It’s not too late to get vaccinated against the influenza virus. State health officials are reporting that the flu season took off earlier than expected.
Influenza (or flu) is a highly contagious viral respiratory tract infection.
An estimated 5 to 20 percent of people in the U.S. get influenza each year.
“Influenza is characterized by the abrupt onset of fever, muscle aches, sore throat and a nonproductive cough,” according to Denise Pratz, R.N., infection control preventionist at Lake Granbury Medical Center.
Influenza can make people of any age ill. Although most people are ill with influenza for three to five days, some have a much more serious illness and may need to be hospitalized. Influenza can also lead to pneumonia and death.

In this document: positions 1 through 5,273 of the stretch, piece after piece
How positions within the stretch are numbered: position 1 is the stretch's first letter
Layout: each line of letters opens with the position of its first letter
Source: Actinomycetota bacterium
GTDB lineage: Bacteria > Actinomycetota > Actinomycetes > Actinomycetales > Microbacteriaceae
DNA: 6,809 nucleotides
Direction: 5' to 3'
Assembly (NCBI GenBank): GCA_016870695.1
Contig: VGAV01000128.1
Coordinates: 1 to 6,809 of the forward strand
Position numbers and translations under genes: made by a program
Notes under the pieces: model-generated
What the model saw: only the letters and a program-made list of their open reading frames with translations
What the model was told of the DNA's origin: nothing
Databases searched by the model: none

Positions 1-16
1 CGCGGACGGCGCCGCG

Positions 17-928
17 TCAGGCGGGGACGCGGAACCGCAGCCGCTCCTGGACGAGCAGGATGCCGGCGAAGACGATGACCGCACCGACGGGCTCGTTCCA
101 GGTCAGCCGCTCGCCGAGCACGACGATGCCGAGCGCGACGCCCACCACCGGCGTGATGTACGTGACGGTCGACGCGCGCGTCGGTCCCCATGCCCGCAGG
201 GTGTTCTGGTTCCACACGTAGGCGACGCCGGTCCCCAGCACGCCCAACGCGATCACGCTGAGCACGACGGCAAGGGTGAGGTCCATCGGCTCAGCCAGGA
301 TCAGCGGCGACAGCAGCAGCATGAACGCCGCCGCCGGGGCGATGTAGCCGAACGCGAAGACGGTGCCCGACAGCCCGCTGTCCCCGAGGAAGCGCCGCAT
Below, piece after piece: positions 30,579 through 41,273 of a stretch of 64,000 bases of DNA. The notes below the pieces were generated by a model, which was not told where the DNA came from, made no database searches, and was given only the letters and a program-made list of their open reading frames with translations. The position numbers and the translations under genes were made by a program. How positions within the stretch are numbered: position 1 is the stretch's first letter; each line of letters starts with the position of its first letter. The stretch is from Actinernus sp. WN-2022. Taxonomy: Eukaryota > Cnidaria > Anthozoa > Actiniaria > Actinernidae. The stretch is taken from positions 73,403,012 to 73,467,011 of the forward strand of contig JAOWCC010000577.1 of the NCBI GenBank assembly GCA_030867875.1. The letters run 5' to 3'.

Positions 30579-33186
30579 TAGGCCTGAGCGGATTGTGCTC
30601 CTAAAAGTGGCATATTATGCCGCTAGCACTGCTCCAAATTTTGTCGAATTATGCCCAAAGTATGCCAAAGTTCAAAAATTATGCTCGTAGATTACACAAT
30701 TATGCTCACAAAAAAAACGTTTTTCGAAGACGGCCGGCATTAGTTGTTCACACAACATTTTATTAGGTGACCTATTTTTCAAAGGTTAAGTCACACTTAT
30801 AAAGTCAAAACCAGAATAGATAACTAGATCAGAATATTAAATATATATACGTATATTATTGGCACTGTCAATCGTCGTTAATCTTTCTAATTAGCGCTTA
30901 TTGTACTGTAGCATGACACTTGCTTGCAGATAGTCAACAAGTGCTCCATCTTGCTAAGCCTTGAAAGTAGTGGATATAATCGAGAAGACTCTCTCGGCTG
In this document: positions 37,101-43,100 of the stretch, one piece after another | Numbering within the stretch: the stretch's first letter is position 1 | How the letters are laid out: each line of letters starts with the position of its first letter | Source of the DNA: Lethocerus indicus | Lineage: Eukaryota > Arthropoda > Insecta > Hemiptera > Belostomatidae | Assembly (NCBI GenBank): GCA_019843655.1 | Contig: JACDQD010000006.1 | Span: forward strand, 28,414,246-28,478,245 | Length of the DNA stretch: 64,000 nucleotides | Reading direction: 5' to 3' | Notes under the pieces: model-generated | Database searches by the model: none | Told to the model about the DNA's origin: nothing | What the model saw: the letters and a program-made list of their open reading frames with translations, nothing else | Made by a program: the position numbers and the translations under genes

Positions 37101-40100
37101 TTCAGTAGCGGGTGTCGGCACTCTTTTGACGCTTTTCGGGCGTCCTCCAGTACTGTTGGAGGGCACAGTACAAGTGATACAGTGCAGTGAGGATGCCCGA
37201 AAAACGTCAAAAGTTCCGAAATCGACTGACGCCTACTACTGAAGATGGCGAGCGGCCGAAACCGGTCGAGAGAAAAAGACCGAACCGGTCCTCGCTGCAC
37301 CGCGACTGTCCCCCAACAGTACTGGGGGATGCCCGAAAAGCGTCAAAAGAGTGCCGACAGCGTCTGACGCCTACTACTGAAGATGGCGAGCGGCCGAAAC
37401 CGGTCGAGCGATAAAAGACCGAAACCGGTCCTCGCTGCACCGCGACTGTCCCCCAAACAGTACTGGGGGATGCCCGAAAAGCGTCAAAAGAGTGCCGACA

Influenza types A and B are responsible for epidemics of respiratory illness that occur almost every winter. Efforts to control the impact of influenza are focused on types A and B.
Influenza type C usually causes either a very mild respiratory illness or no symptoms at all.
It does not cause epidemics and does not have the severe public health impact that influenza types A and B do.
Pratt noted that immunizations given each year to protect against the flu contain the influenza virus strain from each type that is expected to cause the flu within that year.
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